Although pharmacologic intervention in patients with sarcopenia have been introduced, many medications are currently undergoing clinical trials. Only nonpharmacological intervention, including exercise and nutritional supports, are currently available and have reported successful outcomes.[9-12] Now, estimation of nutritional status is most important for successful treatment of sarcopenia. However, the nutritional status of patient with sarcopenia has not been sufficiently studied. In addition, the nutritional status depending on the type of sarcopenia, including osteosarcopenia and sarcopenic obesity, have not been evaluated. Therefore, our purpose in this study was to evaluate any deficiency of protein intake for the different type of sarcopenia and to establish a cut-off value for the relationship between malnutrition, sarcopenia, and osteosarcopenia.

METHODS

1. Participants

This study was based on data from the 2008 to 2011 Korea National Health and Nutrition Examination Survey (KNHANES), which was conducted by the Korean Ministry of Health and Welfare. KNHANES has been a nationwide representative cross-sectional survey for the Korean population with a clustered, multistage, stratified, and rolling sampling design. KNHANES consists of 3 sections: a health interview, a health examination, and a dietary survey. The survey data is collected via household interviews and by direct standardized physical examinations conducted in specially equipped mobile examination centers. The data was collected from 37,753 participants from survey years 2008 (n=9,744), 2009 (n=10,533), 2010 (n=8,958), and 2011 (n=8,518). Participants were excluded if they were under the age of 65, or if data were not available to evaluate skeletal muscle mass or dietary intake. After these exclusions, we analyzed a total of 4,020 participants (men, 1,698 and women, 2,322) for this study (Fig. 1).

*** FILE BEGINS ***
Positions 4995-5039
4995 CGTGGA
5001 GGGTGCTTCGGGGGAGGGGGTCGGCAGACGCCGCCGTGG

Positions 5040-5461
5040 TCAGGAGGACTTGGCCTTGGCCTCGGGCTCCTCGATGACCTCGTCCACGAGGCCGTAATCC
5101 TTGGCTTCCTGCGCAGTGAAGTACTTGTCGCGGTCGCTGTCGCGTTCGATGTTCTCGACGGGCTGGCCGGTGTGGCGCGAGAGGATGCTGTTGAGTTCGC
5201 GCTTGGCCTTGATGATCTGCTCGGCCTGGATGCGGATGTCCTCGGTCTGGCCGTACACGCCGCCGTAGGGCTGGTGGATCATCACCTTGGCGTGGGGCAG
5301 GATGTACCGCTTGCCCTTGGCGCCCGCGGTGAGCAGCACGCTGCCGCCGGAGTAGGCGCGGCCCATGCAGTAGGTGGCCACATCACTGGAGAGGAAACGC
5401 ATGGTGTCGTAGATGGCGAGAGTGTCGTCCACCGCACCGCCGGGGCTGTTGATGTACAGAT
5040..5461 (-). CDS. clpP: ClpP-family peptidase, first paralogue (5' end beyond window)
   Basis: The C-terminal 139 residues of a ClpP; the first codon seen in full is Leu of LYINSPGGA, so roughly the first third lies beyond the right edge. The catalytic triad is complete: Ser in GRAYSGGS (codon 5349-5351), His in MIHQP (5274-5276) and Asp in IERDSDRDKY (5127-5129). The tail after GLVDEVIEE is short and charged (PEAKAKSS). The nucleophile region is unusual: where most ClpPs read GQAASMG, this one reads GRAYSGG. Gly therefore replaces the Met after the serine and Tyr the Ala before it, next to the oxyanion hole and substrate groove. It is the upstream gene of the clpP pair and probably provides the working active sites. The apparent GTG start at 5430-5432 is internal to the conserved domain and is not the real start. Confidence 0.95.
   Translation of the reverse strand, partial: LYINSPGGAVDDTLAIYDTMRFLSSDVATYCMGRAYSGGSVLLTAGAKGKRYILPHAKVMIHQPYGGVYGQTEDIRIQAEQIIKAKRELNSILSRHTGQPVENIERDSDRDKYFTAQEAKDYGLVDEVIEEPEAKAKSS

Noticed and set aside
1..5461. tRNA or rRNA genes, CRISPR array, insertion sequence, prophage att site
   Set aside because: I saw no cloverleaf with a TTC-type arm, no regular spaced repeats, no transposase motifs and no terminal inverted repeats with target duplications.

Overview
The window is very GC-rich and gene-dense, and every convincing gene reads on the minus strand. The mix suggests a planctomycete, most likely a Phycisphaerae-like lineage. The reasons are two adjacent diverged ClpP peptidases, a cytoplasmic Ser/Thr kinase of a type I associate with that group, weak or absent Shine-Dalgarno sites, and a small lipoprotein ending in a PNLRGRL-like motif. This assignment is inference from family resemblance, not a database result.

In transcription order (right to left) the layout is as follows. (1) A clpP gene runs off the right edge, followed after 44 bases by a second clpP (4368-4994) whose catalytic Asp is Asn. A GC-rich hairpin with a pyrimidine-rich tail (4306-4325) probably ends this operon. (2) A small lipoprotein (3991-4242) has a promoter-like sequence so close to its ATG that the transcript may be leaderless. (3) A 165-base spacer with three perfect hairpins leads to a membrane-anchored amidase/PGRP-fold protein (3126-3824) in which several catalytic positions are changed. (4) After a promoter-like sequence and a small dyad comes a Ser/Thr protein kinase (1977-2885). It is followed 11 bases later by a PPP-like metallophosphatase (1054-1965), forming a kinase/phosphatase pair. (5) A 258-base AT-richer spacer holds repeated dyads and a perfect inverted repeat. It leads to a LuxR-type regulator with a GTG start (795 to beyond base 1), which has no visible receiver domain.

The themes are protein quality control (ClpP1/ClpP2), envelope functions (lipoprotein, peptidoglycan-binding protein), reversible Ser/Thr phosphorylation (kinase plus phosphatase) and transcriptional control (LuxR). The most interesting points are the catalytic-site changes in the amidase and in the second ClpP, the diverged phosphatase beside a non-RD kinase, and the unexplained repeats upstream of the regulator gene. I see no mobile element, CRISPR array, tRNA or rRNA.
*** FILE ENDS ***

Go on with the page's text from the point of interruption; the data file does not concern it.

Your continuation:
2. Health examination survey

A health questionnaire was used to obtain information on age, gender, income (% of highest quartile), education status (% of more than middle-school graduation), smoking status (current or non-current smoker), moderate physical activity, and walking activity (yes or no). Moderate physical activity was defined as 5 or more days of moderately intense activity for at least 30 min/day. Walking physical activity was defined as 5 or more days of walking for at least 30 min/day. Body weight and height were measured in light clothing with no shoes, and body mass index (BMI) was calculated as weight (kg) divided by height squared (m2). Information about comorbidities, including diabetes, chronic obstructive pulmonary disease, chronic renal failure (CRF), and malignancy, as potential confounding factors were examined by means of the health interview survey.

3. Dietary intake variable

Dietary intake was assessed by trained staff using a complete 24-hr recall method. Daily intake of energy, carbohydrates, fat, and protein was calculated by referencing nutrient concentrations in foods according to the Korean food composition table.[13]

4. Nutrient adequacy ratio (NAR)